“Pardon,” I addressed the gaggle of American tourists in front of me, who were blocking the Paris metro doors. The train had just halted at Gare de Lyon, my stop.
The tourists, a few pairs of parents and their spawn, were speaking with one another so loudly in English that they didn’t hear me. One of them was squinting at a map of Paris they held high in the air, completely unashamed. I was a little embarrassed for them –– by some unspoken rule, it’s basically taboo to talk on the metro.
“Pardon,” I repeated, loudly, applying more of an American accent so the word came out in English, not French. Still no acknowledgment.
“Merde,” I swore, and I shoved them in order to open the doors and jump out.
“Oh, my God, Larry, Parisians are as rude as they say,” I heard one of the women remark as I joined the current of bodies walking briskly out of the station. If only they knew I was American, too, and just a few weeks ago, I was as clueless as they were.
Back when I was an eager and ambitious freshman, I made lists of goals. One of my few long-term goals: Study abroad. I had talked to a few college graduates, seeking bits of wisdom I could apply to my own college career and there was a similarity everyone shared: their regret that they didn’t study abroad.
I didn’t want to share that regret. During my third year, I took introductory French courses in order to fulfill my school requirements. My instructor, Odile, was a native Parisian, and her passion for French was contagious –– I soon began watching black-and-white French films and reading the pages of French Vogue. I’d have to take classes during the summer anyways, I thought, so why not learn French in the country that speaks it? I filled out a few applications, wrote some essays and by the end of winter quarter, I was accepted into the UC Center Paris summer program through UCEAP.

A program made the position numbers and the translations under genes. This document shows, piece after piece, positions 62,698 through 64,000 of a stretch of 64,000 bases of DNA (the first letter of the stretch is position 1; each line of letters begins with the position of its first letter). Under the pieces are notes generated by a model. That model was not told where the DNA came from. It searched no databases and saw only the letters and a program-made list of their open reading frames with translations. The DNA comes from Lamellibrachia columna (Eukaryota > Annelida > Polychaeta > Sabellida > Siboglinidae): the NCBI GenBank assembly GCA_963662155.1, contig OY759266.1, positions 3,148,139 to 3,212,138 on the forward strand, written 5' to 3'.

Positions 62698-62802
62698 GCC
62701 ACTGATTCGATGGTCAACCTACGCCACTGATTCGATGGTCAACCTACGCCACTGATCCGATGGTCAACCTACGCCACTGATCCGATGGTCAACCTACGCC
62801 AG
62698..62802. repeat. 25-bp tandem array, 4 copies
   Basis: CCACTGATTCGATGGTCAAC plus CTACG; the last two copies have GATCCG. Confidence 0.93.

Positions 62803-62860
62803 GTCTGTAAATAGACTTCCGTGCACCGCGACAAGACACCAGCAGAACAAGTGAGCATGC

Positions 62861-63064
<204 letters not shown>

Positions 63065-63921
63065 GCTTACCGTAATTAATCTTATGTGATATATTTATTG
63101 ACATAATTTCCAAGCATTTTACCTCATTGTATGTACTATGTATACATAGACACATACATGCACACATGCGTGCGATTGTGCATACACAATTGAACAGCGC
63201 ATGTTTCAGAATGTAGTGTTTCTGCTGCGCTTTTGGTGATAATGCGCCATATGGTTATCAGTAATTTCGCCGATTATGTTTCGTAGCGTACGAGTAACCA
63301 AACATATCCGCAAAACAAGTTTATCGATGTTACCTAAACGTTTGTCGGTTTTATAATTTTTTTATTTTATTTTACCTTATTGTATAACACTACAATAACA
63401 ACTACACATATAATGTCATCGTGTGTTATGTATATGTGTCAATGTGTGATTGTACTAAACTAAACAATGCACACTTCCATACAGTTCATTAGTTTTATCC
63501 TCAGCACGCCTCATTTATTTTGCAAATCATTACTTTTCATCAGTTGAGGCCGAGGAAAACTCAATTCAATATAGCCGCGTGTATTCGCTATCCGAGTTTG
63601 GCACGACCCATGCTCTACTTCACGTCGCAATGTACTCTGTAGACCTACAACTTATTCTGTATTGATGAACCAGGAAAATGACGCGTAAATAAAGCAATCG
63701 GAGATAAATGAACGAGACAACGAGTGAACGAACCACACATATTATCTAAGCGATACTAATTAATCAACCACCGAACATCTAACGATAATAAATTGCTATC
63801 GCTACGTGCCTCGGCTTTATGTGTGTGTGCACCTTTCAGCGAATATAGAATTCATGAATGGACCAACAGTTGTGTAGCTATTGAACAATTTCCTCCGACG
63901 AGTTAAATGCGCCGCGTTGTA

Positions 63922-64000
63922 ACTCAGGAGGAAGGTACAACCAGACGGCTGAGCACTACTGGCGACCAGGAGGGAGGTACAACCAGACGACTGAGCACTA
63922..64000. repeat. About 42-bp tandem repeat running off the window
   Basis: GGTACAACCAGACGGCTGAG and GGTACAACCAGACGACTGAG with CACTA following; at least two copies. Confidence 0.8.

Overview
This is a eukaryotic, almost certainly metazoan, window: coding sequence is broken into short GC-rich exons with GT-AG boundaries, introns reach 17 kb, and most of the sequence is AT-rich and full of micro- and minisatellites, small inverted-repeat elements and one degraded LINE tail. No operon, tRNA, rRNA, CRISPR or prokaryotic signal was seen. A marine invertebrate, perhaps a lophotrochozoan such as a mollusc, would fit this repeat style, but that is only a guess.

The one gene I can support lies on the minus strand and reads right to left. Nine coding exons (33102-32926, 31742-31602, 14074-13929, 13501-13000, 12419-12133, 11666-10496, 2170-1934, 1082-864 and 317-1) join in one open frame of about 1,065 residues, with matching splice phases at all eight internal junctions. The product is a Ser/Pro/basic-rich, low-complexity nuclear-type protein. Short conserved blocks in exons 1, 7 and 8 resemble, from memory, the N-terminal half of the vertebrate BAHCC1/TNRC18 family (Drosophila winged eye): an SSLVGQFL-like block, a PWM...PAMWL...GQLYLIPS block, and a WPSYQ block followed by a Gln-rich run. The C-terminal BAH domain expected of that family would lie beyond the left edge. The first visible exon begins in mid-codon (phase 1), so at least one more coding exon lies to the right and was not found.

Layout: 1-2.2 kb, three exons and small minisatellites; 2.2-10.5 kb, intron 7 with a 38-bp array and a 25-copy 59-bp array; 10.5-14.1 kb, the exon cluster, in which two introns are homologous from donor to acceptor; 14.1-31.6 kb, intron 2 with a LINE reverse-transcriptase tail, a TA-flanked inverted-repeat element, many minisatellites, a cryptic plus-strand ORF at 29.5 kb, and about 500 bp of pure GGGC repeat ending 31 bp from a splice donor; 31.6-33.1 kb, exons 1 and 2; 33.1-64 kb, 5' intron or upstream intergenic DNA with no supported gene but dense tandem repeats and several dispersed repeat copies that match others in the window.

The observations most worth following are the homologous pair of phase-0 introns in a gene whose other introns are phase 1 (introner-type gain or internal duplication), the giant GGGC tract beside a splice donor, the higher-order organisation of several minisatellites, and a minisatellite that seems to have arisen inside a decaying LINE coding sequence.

The City of Love didn’t love me that much during my first week abroad. I only had the weekend after my last round of finals to pack and prepare for my trip and it was my first time traveling outside of the U.S., so I arrived at Charles de Gaulle Airport in Paris feeling homesick, jet-lagged and the most nervous I’d ever been. I stepped outside and was hit with a strong wave of culture shock. “Everyone speaks French here,” I joked in a text to my mom. I was only half-joking, though –– I still couldn’t believe I made the decision to live all summer in a country that didn’t speak my native tongue.
Within the first few days of living in Paris, I discovered how discouraging it is to not be able to do something as simple as order food without pointing and gesturing desperately. I hadn’t made any friends to share my struggles with, so I felt lonely. I was too scared to leave my small studio apartment to explore the streets after being harassed multiple times while walking home from school. I was uncomfortable.
When was the last time you did something for the first time? I asked myself at the end of the most difficult week of my life. It’d been a while. In the past three years, I’d gotten too comfortable within the clean, semi-boring bubble that is UC Irvine. It felt foreign, this discomfort, but the more I thought about it, the more I realized that I could use this feeling in a positive way. Eleanor Roosevelt’s iconic “Do one thing every day that scares you” tugged at my heartstrings. Okay, Mrs. Roosevelt, I get it. Paris wasn’t going to change for me and my routine way of life. I’d have to be okay with change.